The preferred embodiment can also be modified to operate with AC signals. One such embodiment is shown in FIG. 5. The preferred circuitry depicted in FIG. 5 is similar to the one depicted in FIG. 2; the differences exist only in the components used. Specifically, relay 114 is an AC relay rather than a DC relay. In addition, power source is an AC power source 204, and the load is an AC load 304.

Operationally, the AC embodiment of FIG. 5 functions similarly to the DC embodiment of FIG. 2. The only difference is that an AC power source 204 powers control coil 106 and an AC signal activates sensor diode 402. FIG. 6A depicts the AC signal seen at point A, which is the signal from AC power source 204. FIG. 6B depicts the signal seen at point B, which is the AC signal seen at point A reduced by voltage drop across resistive contacts 110. FIG. 6C depicts the difference between the two AC signals. If a ground fault occurs, the voltage difference between points A and B becomes large enough to activate sensor diode 402. Tis condition is depicted in FIG. 6D, where the positive peak of the AC signal exceeds the forward voltage of sensor diode 402, causing the sensor diode 402 to activate and conduct current through circuit breaker 104. Consequently, circuit breaker 104 becomes an open circuit.

In the above AC embodiment, due to the polarity of sensor diode 402, sensor diode 402 can only be tripped during the positive portion of the AC signal from power source 200. In an alternate embodiment, a second sensor diode may be added in parallel but in an opposite polarity to sensor diode 402, so that the second sensor diode can be tripped in the same manner as sensor diode 402 but during the negative portion of the AC signal from power source 200. In essence, with the second sensor diode, the AC embodiment is able to perform full-wave detection rather than half-wave detection.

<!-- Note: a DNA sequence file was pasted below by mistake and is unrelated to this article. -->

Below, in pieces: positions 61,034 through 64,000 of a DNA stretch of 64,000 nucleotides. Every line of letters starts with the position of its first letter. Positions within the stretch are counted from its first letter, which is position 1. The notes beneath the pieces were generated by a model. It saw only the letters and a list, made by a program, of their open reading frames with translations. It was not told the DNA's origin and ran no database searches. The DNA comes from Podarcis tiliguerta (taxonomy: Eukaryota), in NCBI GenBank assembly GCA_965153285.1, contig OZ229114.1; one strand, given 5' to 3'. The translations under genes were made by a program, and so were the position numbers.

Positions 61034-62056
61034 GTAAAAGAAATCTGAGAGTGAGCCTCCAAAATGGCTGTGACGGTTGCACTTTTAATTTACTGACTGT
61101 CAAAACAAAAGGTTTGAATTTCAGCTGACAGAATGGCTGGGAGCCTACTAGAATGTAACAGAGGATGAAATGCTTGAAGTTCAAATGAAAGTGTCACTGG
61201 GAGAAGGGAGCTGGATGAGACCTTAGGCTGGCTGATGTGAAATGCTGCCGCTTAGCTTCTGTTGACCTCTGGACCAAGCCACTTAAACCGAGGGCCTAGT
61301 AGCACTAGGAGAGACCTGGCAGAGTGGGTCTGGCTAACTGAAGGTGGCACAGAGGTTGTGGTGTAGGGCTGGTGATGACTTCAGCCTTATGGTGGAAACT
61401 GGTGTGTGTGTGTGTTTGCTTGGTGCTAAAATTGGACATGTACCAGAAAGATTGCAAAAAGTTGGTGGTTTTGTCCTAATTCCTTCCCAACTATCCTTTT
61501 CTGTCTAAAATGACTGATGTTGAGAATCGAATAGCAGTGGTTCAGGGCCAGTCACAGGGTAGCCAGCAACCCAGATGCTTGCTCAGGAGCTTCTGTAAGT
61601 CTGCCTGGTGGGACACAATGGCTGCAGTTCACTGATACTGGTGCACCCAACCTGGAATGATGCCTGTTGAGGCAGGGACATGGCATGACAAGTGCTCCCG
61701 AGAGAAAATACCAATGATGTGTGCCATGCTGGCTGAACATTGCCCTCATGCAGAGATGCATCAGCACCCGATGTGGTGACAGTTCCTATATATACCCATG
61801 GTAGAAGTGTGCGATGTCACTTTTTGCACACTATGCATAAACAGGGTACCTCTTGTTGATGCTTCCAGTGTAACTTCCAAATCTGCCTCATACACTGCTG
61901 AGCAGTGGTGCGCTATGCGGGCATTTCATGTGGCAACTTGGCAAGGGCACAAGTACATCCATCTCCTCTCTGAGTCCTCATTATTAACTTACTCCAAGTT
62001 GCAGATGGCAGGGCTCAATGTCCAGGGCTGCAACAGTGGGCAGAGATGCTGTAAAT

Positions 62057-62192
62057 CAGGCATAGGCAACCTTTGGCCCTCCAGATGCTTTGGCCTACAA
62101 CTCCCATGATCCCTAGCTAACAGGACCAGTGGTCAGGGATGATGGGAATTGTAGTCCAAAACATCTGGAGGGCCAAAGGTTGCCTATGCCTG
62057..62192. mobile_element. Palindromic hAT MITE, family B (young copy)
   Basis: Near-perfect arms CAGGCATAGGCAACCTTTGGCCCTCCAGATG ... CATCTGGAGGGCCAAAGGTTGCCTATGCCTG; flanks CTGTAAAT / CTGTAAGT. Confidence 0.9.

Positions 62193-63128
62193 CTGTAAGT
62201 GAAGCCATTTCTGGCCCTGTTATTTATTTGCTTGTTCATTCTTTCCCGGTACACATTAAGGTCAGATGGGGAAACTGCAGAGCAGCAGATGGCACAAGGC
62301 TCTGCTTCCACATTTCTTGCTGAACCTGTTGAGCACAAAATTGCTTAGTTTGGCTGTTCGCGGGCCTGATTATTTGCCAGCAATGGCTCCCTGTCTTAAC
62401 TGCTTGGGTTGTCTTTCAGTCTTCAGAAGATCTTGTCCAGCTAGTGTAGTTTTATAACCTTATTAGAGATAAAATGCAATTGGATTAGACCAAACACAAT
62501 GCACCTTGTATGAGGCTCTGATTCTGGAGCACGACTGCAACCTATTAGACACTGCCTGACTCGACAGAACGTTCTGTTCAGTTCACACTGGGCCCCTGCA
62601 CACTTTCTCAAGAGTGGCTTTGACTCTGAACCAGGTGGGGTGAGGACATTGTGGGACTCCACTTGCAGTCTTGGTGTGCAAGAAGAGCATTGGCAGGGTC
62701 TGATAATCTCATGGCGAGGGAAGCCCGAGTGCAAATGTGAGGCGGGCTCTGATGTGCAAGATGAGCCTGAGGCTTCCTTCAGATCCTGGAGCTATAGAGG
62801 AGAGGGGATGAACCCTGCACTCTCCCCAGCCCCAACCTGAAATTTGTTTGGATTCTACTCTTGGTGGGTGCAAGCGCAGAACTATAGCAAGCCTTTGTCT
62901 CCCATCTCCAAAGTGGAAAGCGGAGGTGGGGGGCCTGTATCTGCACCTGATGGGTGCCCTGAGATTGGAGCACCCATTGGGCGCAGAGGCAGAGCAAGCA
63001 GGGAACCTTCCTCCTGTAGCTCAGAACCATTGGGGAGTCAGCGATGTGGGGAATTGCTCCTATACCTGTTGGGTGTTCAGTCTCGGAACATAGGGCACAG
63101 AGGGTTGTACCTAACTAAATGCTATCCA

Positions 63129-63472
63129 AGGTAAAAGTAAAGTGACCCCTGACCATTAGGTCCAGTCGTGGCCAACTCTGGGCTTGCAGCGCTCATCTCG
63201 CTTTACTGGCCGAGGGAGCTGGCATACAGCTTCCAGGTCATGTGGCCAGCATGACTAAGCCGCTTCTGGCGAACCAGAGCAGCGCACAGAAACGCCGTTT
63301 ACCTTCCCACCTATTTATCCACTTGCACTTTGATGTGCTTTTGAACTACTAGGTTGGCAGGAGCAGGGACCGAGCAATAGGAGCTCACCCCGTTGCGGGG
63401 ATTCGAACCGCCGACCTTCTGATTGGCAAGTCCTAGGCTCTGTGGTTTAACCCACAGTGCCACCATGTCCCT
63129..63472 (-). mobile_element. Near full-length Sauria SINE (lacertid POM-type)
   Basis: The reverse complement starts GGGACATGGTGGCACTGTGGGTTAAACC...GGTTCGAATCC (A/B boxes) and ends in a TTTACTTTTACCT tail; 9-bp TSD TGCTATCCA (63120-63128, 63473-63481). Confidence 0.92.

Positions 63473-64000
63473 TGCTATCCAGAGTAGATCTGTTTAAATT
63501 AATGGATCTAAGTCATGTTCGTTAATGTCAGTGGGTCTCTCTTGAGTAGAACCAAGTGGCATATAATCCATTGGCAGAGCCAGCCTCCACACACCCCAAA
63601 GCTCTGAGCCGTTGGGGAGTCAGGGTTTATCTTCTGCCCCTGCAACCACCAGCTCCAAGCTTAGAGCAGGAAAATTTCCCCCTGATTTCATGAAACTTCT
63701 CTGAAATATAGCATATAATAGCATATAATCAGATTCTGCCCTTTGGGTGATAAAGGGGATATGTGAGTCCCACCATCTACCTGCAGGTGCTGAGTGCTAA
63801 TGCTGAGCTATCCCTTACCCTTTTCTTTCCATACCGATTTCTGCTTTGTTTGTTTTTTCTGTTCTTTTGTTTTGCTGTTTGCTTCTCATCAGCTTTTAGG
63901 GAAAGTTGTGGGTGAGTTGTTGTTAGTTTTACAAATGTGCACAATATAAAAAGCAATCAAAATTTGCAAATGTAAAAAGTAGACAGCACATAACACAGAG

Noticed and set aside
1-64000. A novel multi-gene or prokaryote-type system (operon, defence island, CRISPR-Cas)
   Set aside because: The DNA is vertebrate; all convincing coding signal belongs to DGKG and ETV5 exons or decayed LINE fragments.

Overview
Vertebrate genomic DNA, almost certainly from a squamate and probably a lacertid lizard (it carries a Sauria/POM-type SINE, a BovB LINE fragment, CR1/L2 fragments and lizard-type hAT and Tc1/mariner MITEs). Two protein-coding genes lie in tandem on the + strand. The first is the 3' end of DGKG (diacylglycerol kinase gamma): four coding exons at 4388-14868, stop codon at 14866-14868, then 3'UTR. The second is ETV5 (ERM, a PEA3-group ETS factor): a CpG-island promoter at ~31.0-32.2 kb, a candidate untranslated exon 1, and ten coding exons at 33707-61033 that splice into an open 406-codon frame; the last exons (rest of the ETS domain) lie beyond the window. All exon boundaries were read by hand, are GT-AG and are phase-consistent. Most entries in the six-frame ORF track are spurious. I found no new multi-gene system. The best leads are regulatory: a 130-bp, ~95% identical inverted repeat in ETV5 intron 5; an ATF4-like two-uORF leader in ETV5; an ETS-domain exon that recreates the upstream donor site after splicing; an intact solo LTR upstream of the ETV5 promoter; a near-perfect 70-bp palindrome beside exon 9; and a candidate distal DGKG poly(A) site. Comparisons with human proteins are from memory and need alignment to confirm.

While the above embodiments detect ground faults and protect power source from the ground faults, these embodiments can be modified to detect transient and arc faults in addition to ground faults and protect the power source from all three electrical faults. FIG. 7 illustrates the transient, arc, and ground fault circuit breaker circuitry 20.

As illustrated in FIG. 7, transient, arc, and ground fault circuit breaker circuitry 20 in accordance with the present invention includes a control circuitry 100, a time delay circuitry 500, a sensor circuitry 600, a counting circuitry 700, and a triggering circuitry 800. Control circuitry 100 and time delay circuitry 500 are the same control circuitry and time delay circuitry described in connection with FIG. 1. Sensor circuitry 600 detects arc and transient electrical faults in addition to ground faults. If a ground fault is detected, sensor circuitry 600 signals control circuitry 100 to disconnect power source 200. If transient or arc faults are detected, sensor circuitry 600 signals counting circuitry 700 to count transient or arc fault occurrences. If frequent transient or arc fault occurrences are detected, indicating a possible fire hazard and threat to proper operation of power source 200, counting circuitry 700 signals triggering circuitry 800 to trigger control circuitry 100 to disconnect power source 200.

A schematic of transient, arc, and ground fault circuit breaker circuitry 20 in accordance with an embodiment of the present invention is shown in FIG. 8. Sensor circuitry 600 includes an optocoupler emitting diode 602, an optocoupler detecting diode 604, and an AND gate 606. Counting circuitry 700 includes a counter 702 and a reset timer 704. Triggering circuitry 800 includes a trigger relay 802. Trigger relay 802, in turn, includes a trigger circuitry coil 804 and a switch 806.

One terminal of optocoupler emitting diode 602 connects to point A through circuit breaker 104 and sensor circuitry switch 506 and the other terminal connects directly to point B. When activated, optocoupler emitting diode 602 is biased to allow current to flow from point A to point B and, in addition, emits an electromagnetic wave which can be detected by optocoupler detecting diode 604.